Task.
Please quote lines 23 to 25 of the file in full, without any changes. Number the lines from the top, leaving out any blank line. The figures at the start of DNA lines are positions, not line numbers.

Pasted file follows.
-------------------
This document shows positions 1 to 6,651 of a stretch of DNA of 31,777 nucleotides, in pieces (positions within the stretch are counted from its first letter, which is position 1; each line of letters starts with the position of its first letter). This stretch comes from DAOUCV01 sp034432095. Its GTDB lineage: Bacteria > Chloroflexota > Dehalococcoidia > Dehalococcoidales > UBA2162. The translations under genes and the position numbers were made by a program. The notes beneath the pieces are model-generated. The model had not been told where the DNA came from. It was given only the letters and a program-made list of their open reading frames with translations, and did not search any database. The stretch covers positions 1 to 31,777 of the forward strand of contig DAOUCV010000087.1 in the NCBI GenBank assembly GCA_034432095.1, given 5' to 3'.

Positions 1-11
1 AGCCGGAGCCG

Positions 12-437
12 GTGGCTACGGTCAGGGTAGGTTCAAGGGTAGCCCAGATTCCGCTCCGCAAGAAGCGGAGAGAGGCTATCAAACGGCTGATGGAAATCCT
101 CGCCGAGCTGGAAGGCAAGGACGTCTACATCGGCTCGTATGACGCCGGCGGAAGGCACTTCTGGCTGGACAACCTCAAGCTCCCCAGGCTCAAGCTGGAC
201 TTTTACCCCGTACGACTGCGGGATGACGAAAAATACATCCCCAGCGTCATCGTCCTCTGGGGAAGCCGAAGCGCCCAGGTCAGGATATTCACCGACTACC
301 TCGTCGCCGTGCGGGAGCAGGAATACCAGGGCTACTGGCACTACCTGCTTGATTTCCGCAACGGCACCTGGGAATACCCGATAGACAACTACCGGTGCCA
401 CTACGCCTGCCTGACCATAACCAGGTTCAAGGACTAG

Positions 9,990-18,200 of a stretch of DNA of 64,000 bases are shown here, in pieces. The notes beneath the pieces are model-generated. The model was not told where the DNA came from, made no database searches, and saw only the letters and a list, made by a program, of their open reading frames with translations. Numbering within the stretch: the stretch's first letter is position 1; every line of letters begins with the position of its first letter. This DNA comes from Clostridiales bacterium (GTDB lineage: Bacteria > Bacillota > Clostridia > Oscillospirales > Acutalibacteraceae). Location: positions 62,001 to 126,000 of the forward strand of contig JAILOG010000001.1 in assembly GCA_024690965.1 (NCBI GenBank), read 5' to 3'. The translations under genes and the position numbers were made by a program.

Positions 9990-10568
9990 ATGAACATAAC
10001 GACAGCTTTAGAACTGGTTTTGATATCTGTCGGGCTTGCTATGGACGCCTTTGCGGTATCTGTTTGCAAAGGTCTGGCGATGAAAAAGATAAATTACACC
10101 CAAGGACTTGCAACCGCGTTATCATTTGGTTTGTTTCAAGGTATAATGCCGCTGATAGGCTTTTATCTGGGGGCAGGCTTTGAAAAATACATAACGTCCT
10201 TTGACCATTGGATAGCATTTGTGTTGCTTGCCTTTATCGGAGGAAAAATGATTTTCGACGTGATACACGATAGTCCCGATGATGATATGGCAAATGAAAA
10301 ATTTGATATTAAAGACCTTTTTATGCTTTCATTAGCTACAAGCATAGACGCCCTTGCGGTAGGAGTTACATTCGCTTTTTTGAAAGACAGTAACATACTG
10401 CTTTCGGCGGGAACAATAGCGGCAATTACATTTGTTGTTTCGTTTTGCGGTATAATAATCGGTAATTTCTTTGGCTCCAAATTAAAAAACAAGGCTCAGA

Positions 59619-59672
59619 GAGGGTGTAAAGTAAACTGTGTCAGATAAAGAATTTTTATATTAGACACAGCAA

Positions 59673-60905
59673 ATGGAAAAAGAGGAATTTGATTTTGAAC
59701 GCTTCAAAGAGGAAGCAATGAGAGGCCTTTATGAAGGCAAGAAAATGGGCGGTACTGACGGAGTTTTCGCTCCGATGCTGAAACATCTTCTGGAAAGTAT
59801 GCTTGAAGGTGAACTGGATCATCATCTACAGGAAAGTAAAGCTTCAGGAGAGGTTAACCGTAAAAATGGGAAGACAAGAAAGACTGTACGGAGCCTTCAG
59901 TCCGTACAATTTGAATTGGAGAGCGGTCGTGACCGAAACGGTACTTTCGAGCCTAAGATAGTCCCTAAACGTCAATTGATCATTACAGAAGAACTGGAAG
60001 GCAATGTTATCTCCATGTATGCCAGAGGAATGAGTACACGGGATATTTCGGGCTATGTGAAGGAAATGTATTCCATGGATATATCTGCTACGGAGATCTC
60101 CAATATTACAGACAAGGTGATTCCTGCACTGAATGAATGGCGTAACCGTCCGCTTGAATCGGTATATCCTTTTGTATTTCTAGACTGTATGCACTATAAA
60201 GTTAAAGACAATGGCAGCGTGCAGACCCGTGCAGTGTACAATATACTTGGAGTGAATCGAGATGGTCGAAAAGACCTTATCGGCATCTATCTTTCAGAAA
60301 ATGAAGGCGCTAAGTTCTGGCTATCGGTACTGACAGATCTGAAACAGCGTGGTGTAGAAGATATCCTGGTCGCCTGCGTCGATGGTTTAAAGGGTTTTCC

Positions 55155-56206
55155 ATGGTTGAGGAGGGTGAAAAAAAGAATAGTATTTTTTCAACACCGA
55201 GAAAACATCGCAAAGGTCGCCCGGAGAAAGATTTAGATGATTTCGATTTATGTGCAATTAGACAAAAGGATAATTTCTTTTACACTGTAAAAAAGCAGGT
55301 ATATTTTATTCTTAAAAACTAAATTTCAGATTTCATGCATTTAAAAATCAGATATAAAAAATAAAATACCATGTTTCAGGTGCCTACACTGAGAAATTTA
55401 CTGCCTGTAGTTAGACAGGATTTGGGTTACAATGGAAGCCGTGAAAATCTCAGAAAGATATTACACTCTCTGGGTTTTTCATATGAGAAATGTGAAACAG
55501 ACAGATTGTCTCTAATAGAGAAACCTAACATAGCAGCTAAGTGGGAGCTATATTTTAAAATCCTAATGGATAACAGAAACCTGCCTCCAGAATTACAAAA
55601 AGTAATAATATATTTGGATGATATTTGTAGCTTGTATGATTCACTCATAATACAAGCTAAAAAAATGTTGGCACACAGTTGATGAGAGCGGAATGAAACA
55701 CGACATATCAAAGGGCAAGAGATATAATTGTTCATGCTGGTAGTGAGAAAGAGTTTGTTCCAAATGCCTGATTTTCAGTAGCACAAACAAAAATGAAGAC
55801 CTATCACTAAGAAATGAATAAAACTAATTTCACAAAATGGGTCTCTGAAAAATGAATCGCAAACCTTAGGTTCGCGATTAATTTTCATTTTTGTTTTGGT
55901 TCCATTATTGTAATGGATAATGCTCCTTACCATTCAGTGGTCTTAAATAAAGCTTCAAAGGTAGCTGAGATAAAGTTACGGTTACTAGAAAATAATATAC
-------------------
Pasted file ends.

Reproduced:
59801 GCTTGAAGGTGAACTGGATCATCATCTACAGGAAAGTAAAGCTTCAGGAGAGGTTAACCGTAAAAATGGGAAGACAAGAAAGACTGTACGGAGCCTTCAG
59901 TCCGTACAATTTGAATTGGAGAGCGGTCGTGACCGAAACGGTACTTTCGAGCCTAAGATAGTCCCTAAACGTCAATTGATCATTACAGAAGAACTGGAAG
60001 GCAATGTTATCTCCATGTATGCCAGAGGAATGAGTACACGGGATATTTCGGGCTATGTGAAGGAAATGTATTCCATGGATATATCTGCTACGGAGATCTC